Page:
The problem of defining the same offense has continued to provoke discussion, and the courts have been unsuccessful in devising satisfactory solutions. At the same time, the development of the criminal law has added to the gravity of the problem. When offenses were few, a single course of conduct was not likely to violate more than a single criminal statute. That is no longer true. Over the years, legislative definition of criminal offenses has become more detailed and specific, and previously unregulated areas of behavior have been brought within the scope of the criminal law. Both this phenomenon and its accompanying *1194 dangers were recently noted by the United States Supreme Court:

"* * * [A]t common law, and under early federal criminal statutes, offense categories were relatively few and distinct. A single course of criminal conduct was likely to yield but a single offense. * * * In more recent times, with the advent of specificity in draftsmanship and the extraordinary proliferation of overlapping and related statutory offenses, it became possible for prosecutors to spin out a startlingly numerous series of offenses from a single alleged criminal transaction. * * * As the number of statutory offenses multiplied, the potential for unfair and abusive reprosecutions became far more pronounced." Ashe v. Swenson, 397 U.S. 436, 445, 90 S. Ct. 1189, 1195, 25 L. Ed. 2d 469, 476 note 10 (1970).

Oregon has not been immune. A 1960 study which identifies approximately 1,350 separate crimes in Oregon is probably a gross understatement of the number of statutory offenses.[11]

In such a setting, the traditional "same evidence" test provides virtually no protection against repeated prosecutions based on a single act or course of conduct. A prosecutor is limited only by the number of ways in which the legislature has made the defendant's conduct punishable, and may indulge in the harassment against which the double jeopardy guarantee should protect. He may split his case, so that if the first trial results in an acquittal he can try the defendant again, for essentially the same conduct, before a different jury[12] or, in case of a conviction, he can prosecute further to obtain what he considers a suitable punishment.[13] He can use the first prosecution as a "trial run," planning on refining his case if the first prosecution is unsuccessful.[14] As a consequence, a defendant *1195 is deprived of the assurance that an acquittal is the end of the matter or that a conviction and sentence is the final measure of his guilt and punishment. Moreover, repeated prosecutions strain the resources of defendants and dissipate those of the courts and prosecutors, and deprive judgments of their finality. Modern commentators are, for these reasons, justly critical of the "same evidence" test.[15]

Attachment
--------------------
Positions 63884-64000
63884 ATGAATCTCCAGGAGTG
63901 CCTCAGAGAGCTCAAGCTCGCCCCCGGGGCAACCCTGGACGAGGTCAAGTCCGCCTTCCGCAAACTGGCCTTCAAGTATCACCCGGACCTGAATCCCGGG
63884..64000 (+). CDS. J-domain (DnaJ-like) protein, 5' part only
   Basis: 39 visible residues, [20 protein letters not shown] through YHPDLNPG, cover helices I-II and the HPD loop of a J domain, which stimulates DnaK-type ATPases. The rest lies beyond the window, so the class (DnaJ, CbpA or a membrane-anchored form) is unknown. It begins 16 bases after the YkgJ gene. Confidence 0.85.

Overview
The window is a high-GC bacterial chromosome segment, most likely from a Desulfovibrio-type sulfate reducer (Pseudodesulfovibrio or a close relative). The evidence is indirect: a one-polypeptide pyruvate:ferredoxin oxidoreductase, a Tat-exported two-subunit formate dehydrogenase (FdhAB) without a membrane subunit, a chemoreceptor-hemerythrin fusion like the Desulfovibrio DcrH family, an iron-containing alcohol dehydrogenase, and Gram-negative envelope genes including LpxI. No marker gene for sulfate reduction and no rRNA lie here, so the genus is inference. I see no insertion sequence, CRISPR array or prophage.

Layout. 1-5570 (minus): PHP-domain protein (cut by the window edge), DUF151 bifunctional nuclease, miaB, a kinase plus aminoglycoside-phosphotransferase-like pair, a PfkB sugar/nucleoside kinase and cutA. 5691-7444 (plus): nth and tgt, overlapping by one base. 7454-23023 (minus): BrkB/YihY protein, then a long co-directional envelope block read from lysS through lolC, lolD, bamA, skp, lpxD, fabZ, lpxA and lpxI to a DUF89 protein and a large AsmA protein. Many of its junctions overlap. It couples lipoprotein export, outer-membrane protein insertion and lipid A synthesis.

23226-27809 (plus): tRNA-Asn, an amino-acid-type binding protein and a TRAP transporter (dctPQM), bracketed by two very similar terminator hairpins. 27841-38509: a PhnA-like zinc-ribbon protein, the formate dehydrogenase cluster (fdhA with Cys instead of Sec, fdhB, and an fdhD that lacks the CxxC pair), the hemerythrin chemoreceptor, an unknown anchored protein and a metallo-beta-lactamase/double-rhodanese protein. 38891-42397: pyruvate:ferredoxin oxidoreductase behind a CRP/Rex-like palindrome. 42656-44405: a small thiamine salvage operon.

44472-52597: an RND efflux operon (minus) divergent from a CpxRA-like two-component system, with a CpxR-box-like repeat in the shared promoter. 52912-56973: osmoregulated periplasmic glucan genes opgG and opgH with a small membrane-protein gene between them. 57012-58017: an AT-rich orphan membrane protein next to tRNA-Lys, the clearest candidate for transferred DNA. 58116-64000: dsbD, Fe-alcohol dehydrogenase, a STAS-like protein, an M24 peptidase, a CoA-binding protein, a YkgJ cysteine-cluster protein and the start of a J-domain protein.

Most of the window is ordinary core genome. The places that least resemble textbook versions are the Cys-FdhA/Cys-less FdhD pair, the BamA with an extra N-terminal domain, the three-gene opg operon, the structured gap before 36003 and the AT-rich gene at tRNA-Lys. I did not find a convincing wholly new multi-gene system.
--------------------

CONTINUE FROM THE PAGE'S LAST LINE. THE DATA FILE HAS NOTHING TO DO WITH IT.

The United States Supreme Court has never approved or applied the "same evidence" test in a case involving the Fifth Amendment double jeopardy guarantee against successive prosecutions. The court has applied that test in cases involving multiple charges in a single trial and has held that multiple convictions and cumulative punishments are permissible in a single trial if the offenses charged are not the same under that test.[16] The underlying considerations in multiple punishment cases are entirely different from those involved in multiple prosecutions, and a test which is appropriate in one class of cases is not necessarily appropriate in the other class.[17] The court has not made its position clear in multiple prosecution cases. In Ex Parte Nielsen, 131 U.S. 176, 9 S. Ct. 672, 33 L. Ed. 118 (1889) the court said the "same evidence" test was inapplicable under the circumstances, holding that the second prosecution was barred because it was for an incident or necessary ingredient of the crime of which petitioner had already been convicted. In Gavieres v. United States, 220 U.S. 338, 31 S. Ct. 421, 55 L. Ed. 489, 490 (1911) the test was applied in a successive prosecution case, interpreting an act of Congress extending the double jeopardy guarantee to the Philippine Islands. The status of decisions under that statute as precedent in Fifth Amendment cases is doubtful. Green v. United States, 355 U.S. 184, 197 note 16, 78 S. Ct. 221, 2 L. Ed. 2d 199, 61 A.L.R.2d 1119 (1957). See, also, Abbate v. United States, 359 U.S. 187, 198 note 2, 79 S. Ct. 666, 3 L. Ed. 2d 729 (1959) (separate opinion of Brennan, J.). In Ashe v. Swenson, supra, the majority did not find it necessary to reach the question of identity of offenses. Justice Brennan, joined by Justices Douglas and Marshall, indicated in a concurring opinion that he would reject the "same evidence" test in favor of the "same transaction" test.[18]*1196 Harlan, J., separately concurring, emphasized his understanding that the court was not adopting the "same transaction" test, and the Chief Justice, dissenting, would have applied the "same evidence" test.